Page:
Barton, Dan

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PERSONAL: Male. Education: Attended the University of Texas.

ADDRESSES: Home—Los Angeles, CA. Agent— Thomas Dunne Books, 175 5th Avenue, New York, NY 10010.

CAREER: Stand-up comedian, commercial actor, and author; has performed stand-up at the Comix Annex, Houston, TX, and the Comedy Store, Los Angeles, CA; has also performed stand-up for television programs, including Evening at the Improv, A&E, Star Search, Talk Soup, and Live from Rascal's; opened for Sam Kinison on international concert tours. E! Entertainment Television, Los Angeles, supervising producer of Celebrity Profile; also supervising producer of television series Wild On . . . , 1997-2003; producer of television series Expeditions to the Edge, 2004.



Banshee, Worldwide Library, 1988.

Relife, Simon & Schuster (New York, NY), 1991.


Killer Material, Thomas Dunne Books (New York, NY), 2000.

Heckler, Thomas Dunne Books (New York, NY), 2001.

Dead Crowd, Thomas Dunne Books (New York, NY), 2002.

SIDELIGHTS: Dan Barton has had a successful career in Hollywood. He is the supervising producer of the weekly series Celebrity Profile on E! Entertainment Television, and he also acts in commercials, does voice-overs, and is a professional stand-up comedian. He draws on these experiences in several murder mysteries, including a series featuring Biff Kincaid, a stand-up comedian and amateur sleuth.

Killer Material was the first of Barton's books to feature Kincaid, and it was dubbed "one of the most promising crime-fiction debuts of the year," by David Pitt in Booklist. At the last minute, Biff fills in for comedian friend Art Westcott at Chortles Comedy Club. While watching the first comedian, Ned Lando, Biff realizes that Lando's material is all stolen from other comics. After the show, Biff learns that Lando paid the sound technician to tape both Biff and club manager Kelly Malone's acts. Biff goes to see his friend Art and discovers him in his apartment, dead. Since Biff was the last one to see Art alive, he becomes the number-one suspect, and he goes on the case to catch both the real killer and the material-stealing Lando. A Publishers Weekly reviewer praised Barton's depiction of "the unglamorous day world of the rank-and-file entertainer" and declared that "Barton and Kincaid certainly rate a return engagement."

In Heckler, Kincaid is asked by Rick Partino, booker for Palace Hotel's Comedysino in Las Vegas, to fill in for the previous headliner, Tiger Moore, who is in the hospital. Biff agrees, and upon arriving learns that Moore has been stabbed to death after receiving threatening notes from someone called "The Heckler." Another comedian, the successful Louie Baxter, has been receiving the notes as well, and Biff hopes to solve the mystery before he loses another friend. Barton "clearly knows his subject," David Pitt wrote in Booklist, and Killer Material and Heckler "are just great fun." A Publishers Weekly reviewer also praised the book, noting that "Barton skillfully blends crisp dialogue, deft punch lines and convincing action" in his tale.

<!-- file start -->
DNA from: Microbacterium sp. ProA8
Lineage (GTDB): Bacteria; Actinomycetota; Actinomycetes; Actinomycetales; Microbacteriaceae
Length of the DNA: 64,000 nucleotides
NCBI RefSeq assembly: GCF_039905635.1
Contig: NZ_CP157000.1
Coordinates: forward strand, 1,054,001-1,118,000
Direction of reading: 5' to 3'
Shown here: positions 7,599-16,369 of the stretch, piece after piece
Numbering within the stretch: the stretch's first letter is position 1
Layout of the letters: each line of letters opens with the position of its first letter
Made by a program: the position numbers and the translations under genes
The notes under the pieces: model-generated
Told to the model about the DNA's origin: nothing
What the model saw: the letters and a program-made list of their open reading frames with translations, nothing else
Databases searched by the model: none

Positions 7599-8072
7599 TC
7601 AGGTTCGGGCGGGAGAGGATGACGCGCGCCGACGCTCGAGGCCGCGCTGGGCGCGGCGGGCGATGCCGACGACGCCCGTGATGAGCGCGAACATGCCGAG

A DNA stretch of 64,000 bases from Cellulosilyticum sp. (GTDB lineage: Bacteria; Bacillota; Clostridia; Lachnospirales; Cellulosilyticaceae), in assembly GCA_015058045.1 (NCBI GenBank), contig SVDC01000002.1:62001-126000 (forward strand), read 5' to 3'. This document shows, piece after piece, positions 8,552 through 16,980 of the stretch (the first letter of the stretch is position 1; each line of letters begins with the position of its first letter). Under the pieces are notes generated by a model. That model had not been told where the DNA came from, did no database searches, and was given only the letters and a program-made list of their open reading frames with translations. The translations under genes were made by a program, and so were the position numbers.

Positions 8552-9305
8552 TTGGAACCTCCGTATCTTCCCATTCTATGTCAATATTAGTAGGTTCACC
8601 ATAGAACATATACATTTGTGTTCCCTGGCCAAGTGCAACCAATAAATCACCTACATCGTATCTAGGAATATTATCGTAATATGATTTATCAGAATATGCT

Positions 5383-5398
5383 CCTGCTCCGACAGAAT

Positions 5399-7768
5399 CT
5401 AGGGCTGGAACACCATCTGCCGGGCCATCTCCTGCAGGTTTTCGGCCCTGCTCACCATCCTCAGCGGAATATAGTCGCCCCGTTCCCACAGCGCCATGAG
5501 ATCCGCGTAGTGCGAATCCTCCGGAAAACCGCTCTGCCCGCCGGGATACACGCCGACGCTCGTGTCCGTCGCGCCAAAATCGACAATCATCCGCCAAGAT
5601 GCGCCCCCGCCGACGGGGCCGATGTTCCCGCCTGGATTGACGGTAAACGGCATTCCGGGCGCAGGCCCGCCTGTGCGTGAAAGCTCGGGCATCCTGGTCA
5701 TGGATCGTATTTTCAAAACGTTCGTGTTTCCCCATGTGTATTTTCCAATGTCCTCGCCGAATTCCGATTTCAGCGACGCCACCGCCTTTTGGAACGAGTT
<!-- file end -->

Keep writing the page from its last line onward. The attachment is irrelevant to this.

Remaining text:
Barton's Dead Crowd "is much better than its predecessors," Pitt wrote in another Booklist review—"no mean feat, because the first four were very good, indeed." This time, the murder victim is Bernie Coleman, a shady club manager who was hated by both his family (an angry ex-wife and homeless son) and his colleagues. Since Biff was once shorted on his pay when he performed at Bernie's club, and since Biff was the one who discovered the body, the police consider him to be one of their chief suspects. However, the motives for the murder turn out to be more complicated than anyone expected. As Biff investigates the murder in an attempt to clear his name, he discovers that an imprisoned stand-up comedian masterminded an ingenious scheme to break himself and another hard-core criminal out of prison, and that Bernie seems to have been part of the plot. "Established Barton fans won't be disappointed" by this installment in the series, a Publishers Weekly reviewer claimed.



Booklist, March 1, 2000, David Pitt, review of KillerMaterial, p. 1198; January 1, 2001, David Pitt, review of Heckler, p. 923; April 1, 2002, David Pitt, review of Dead Crowd, p. 1308.

Kirkus Reviews, February 15, 2000, review of KillerMaterial, p. 211; March 15, 2002, review of Dead Crowd, p. 369.

Library Journal, May 1, 2000, Rex Klett, review of Killer Material, p. 156; February 1, 2001, Rex E. Klett, review of Heckler, p. 128; May 1, 2002, Rex E. Klett, review of Dead Crowd, p. 138.

Publishers Weekly, March 27, 2000, review of KillerMaterial, p. 56; April 3, 2000, review of Killer Material, p. 66; March 12, 2001, review of Heckler, p. 66; April 22, 2002, review of Dead Crowd, p. 52.


Dan Barton Home Page, (October 22, 2004).

Internet Movie Database, (October 22, 2004), "Dan Barton (V).", (October 22, 2004), "Dan Barton."

Stop, You're Killing Me! Web site, (August 2, 2001), "Dan Barton."

Whitestone Books Web site, (August 2, 2001), Harriet Klausner, review of Heckler.*

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